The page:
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102 Ethnic differences in endothelial function in chronic heart failure
  1. E Shantsila1,
  2. P S Gill2,
  3. G Y H Lip3
  1. 1University of Birmingham Centre for Cardiovascular Sciences, City Hospital, Birmingham, UK
  2. 2University of Birmingham, Primary Care and Populational Sciences, Birmingham, UK
  3. 3University of Birmingham Centre for Cardiovascular Science, Birmingham, UK


Background Endothelial dysfunction is characteristic of patients with heart failure (HF) and is associated with an increased risk of future cardiovascular events. However, data on ethnic differences in endothelial function in HF are scarce. In this study we aimed to compare parameters of macro- and micro-vascular endothelial function and arterial elasticity in HF age- and sex-matched patients of different ethnic origin: (i) white European, (ii) south Asian and (iii) African-Caribbean. Additionally, SA patients with systolic HF were compared to two matched control groups: (i) south Asian patients with coronary artery disease without HF(disease controls)and (ii) south Asian “healthy controls”.

Methods We recruited 186 age/sex-matched patients with HF (ejection fraction <40%) of SA (n=43, age 66.5±11.1 years), white (n=44, age 68.4±9.4 years) and African-Caribbean (n=21, age 69.2±10.3 years) origin; as well as 36 disease controls (age 64.0±10.6 years) and 40 healthy controls (n=40, age 63.3±9.24 years). Macrovascular endothelial function was assessed as brachial artery flow mediated dilation in response to hyperaemia (FMD) and glyceryltrinitrate were assessed by vascular ultrasonography (iE33, Philips, USA). Microvascular endothelial function was evaluated by laser Doppler flowmetry of forearm skin (DRT4, Moor Instruments, UK) after iontophoresis of acetylcholine and sodium nitroprusside. Arterial stiffness was quantified by pulse wave velocity and augmentation index using (Sphygmocor, Australia).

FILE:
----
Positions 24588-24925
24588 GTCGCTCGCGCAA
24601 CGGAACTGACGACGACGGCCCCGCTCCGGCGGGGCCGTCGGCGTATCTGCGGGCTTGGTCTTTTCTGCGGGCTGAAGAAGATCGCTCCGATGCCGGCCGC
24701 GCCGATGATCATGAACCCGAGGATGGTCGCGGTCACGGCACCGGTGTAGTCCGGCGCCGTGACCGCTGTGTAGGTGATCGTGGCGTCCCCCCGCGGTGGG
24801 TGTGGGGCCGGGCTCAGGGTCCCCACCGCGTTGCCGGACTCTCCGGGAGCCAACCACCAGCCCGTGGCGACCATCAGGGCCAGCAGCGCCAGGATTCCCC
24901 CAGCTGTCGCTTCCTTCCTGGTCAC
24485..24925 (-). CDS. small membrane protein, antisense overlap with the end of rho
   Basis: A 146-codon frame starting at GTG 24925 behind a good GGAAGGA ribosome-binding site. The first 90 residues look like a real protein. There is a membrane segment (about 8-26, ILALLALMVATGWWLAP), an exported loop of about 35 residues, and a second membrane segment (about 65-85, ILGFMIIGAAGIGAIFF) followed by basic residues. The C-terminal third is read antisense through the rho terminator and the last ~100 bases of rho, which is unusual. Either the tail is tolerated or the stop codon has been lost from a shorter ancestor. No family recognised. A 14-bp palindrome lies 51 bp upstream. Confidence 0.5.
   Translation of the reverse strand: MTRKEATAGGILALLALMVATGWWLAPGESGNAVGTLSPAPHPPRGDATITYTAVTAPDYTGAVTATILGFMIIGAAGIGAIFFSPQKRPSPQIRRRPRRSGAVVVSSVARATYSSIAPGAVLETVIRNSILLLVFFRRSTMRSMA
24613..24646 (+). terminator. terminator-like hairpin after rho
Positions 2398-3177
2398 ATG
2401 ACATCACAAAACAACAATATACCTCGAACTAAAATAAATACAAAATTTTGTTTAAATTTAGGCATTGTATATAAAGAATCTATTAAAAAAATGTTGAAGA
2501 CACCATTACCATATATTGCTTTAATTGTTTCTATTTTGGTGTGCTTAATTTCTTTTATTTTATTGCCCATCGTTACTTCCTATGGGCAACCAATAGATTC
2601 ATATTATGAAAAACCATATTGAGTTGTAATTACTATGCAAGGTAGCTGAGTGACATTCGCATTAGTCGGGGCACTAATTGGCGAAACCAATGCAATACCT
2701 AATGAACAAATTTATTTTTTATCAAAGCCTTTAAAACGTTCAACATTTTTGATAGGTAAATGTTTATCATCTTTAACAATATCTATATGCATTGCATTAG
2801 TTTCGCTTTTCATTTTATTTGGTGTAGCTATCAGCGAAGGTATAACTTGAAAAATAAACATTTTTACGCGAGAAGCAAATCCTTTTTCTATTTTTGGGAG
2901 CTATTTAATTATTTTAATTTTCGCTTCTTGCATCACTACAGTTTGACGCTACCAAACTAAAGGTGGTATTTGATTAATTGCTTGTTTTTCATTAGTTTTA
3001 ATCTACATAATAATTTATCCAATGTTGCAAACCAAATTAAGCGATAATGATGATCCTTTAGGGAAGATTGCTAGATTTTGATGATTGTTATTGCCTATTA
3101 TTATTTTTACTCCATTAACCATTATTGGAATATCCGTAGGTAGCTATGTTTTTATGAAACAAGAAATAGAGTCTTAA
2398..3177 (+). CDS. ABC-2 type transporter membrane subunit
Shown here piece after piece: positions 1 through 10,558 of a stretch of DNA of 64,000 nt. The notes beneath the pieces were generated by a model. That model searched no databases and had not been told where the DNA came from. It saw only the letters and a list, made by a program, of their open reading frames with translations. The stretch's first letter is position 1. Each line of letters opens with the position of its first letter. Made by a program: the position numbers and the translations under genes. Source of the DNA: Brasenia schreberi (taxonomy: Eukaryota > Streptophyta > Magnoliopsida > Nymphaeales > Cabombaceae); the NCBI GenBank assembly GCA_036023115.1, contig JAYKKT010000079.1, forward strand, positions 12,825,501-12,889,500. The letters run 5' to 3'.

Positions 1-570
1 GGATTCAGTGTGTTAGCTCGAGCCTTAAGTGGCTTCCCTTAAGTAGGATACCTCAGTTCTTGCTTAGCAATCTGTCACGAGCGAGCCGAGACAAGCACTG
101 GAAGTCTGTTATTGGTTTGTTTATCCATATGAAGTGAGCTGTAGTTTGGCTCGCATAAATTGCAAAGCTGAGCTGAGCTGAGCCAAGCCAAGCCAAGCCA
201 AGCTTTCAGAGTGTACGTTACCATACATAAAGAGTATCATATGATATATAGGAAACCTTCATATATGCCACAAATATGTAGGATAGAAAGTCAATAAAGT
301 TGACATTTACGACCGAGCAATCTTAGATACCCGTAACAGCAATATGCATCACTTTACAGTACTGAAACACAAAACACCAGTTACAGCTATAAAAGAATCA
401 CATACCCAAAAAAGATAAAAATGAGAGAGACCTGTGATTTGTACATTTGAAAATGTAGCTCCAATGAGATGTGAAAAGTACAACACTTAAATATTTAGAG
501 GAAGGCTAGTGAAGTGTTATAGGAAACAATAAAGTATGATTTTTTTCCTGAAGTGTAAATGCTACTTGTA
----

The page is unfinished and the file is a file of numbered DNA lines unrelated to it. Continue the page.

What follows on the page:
Results Compared to disease controls and healthy controls south Asian patients with HF had impaired microvascular response to acetylcholine (390±302%, 549±264%, and 123±95.5%, respectively, p<0.05) and reduced FMD (7.12±3.64%, 11.8±4.66%, and 4.86±4.88%, respectively). HF patients of south Asian origin had impaired microvascular endothelial function (response to acetylcholine123±95.5%) compared to white (258±15.6%) and African-Caribbean (286±17.3%) groups (p>0.05). HF patients of white origin had higher FMD than south Asian (4.86±4.88%) and African-Caribbean (5.36±3.24%) patients (p<0.05). No difference in glyceryltrinitrate- and sodium nitroprusside-mediated (endothelial-independent) response was observed between study groups. In south Asian subjects, parameters of pulse wave velocity and augmentation index did not differ between those with HF and those in control groups. No ethnic differences were detected in pulse wave velocity. Conclusion: South Asian patients with HF have impaired micro- and macro-vascular endothelial function, but preserved arterial elastic properties. Significant ethnic differences in endothelial function are present in patients with HF.

  • Heart failure
  • endothelial function
  • ethnicity

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